Utah Jazz: Why they should now cruise to NBA Finals

Utah Jazz (Petre Thomas-USA TODAY Sports)
Utah Jazz (Petre Thomas-USA TODAY Sports) /

The Utah Jazz’s possible upcoming conference foes are bruising one another.

Let’s just assume the No. 1 seed Utah Jazz slam the door on any unwelcomed flashbacks to the franchise blowing a 3-1 lead to the Denver Nuggets in the first round of the 2020 NBA Playoffs. Yes, the Jazz can do so right away by wrapping up their opening series against the No. 8 seed Memphis Grizzlies at 7:30 p.m. MT Wednesday in Salt Lake City.

If so, then Utah will be sitting pretty — to say the least — in its quest to reach the NBA Finals for the third time in history and the first time since 1998.

Following Monday night’s 120-113 road victory, the Utah Jazz ought to have their sights on a potential full week of rest that would come from winning the next bout.

After all, just take a snapshot look at the other three Western Conference playoff series:

  • The No. 2 seed Phoenix Suns and No. 7 seed Los Angeles Lakers are in a 2-2 tie
  • The No. 3 seed Denver Nuggets and No. 6 seed Portland Trail Blazers are in a 2-2 tie
  • The No. 4 seed Los Angeles Clippers and No. 5 seed Dallas Mavericks are in a 2-2 tie

Each of those battles might require seven games.

Utah Jazz R & R on the horizon

Those six all-squared-up squads in the West, many of which are already a bit banged up, could be beating each other up through the beginning of next week. Meanwhile, the Utah Jazz’s completely healthy nine-man rotation — you know, the one that powered a league-best 52-20 record this regular season — could be 100 percent focused on recharging and strategizing.

Simple as that.

Starting guard Mike Conley, who is now a 33-year-old playoff veteran, could refuel his clutch engine. The 33-year-old versatile reserve Joe Ingles could spend some time fixing any minor dings to his slew of swish-producing parts. And the 32-year-old starting forward Bojan Bogdanovic could do whatever it is he does to keep his reliable bucket-making machine well-oiled.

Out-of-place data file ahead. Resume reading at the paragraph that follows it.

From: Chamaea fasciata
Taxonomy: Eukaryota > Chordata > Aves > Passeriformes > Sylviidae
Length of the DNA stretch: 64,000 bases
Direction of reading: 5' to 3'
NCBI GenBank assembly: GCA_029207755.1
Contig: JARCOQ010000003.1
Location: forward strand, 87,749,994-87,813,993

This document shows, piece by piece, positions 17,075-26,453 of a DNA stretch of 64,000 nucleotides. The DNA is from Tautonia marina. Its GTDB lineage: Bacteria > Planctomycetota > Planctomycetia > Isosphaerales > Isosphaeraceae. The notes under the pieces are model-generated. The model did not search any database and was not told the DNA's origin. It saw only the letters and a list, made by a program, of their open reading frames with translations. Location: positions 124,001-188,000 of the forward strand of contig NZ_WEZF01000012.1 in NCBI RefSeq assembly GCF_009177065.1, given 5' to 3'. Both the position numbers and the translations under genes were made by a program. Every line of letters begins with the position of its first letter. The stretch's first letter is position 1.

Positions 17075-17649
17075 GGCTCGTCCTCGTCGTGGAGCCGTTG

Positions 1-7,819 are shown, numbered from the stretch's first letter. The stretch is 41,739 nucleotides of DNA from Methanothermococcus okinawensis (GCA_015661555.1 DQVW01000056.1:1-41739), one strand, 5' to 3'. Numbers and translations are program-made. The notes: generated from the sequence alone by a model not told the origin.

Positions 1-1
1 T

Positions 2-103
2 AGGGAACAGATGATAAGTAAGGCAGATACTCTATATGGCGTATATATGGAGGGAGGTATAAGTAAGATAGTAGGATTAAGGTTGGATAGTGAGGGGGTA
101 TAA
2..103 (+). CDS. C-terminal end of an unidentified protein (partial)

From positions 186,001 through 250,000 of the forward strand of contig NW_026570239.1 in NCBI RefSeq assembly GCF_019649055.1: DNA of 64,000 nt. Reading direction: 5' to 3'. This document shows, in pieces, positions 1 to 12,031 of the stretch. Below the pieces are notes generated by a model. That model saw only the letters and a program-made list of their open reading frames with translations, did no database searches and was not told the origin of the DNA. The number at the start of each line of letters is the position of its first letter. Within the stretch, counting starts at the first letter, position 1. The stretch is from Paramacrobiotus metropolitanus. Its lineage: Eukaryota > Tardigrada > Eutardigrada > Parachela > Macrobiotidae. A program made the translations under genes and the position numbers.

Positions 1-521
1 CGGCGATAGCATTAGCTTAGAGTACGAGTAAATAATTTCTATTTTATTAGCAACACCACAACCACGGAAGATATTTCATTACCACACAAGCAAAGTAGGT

What about the five fellas approaching their 30s?

Well, the 29-year-old backup center Derrick Favors could just allow himself some well-deserved naps.

The 28-year-old reserve guard Jordan Clarkson could polish his Sixth Man of the Year trophy, listening to his recently preferred 80s tune, “Everybody Wants to Rule the World,” while loading up on even more inner confidence and learned wisdom in serving as the team’s constant green-light superhero.

The 28-year-old starting center Rudy Gobert could just make room on the shelf for his third NBA Defensive Player of the Year Award, which should be arriving shortly.

The 27-year-old reserve forward Georges Niang — aka “Minivan” — could just make sure his 3-point horn remains in full working order.

The 27-year-old starting forward Royce O’Neale could protect his hot-of-late shooting hand from harm around the house and, as a lockdown defender, begin studying all of the possible weapons that he may have the task of disabling in the Western Conference Semifinals.

Now, this brings us to the 24-year-old star of the Utah Jazz show in starting guard Donovan Mitchell. Since returning for Game 2 after a 40-day absence, he has put up three consecutive point totals that eclipse his age. With a blowout at home over the Memphis Grizzlies in Game 5, he could then go ahead and get his clearly healed right ankle to the tune of, say, 110 percent.

So there you have it: a unit that is already firing on all cylinders with the chance of enjoying a most opportune time to fine-tune individual pieces.

Next. The 50 greatest Jazz players of all time. dark

The advantage with respect to rest should stir up scary thoughts for the rest of the West.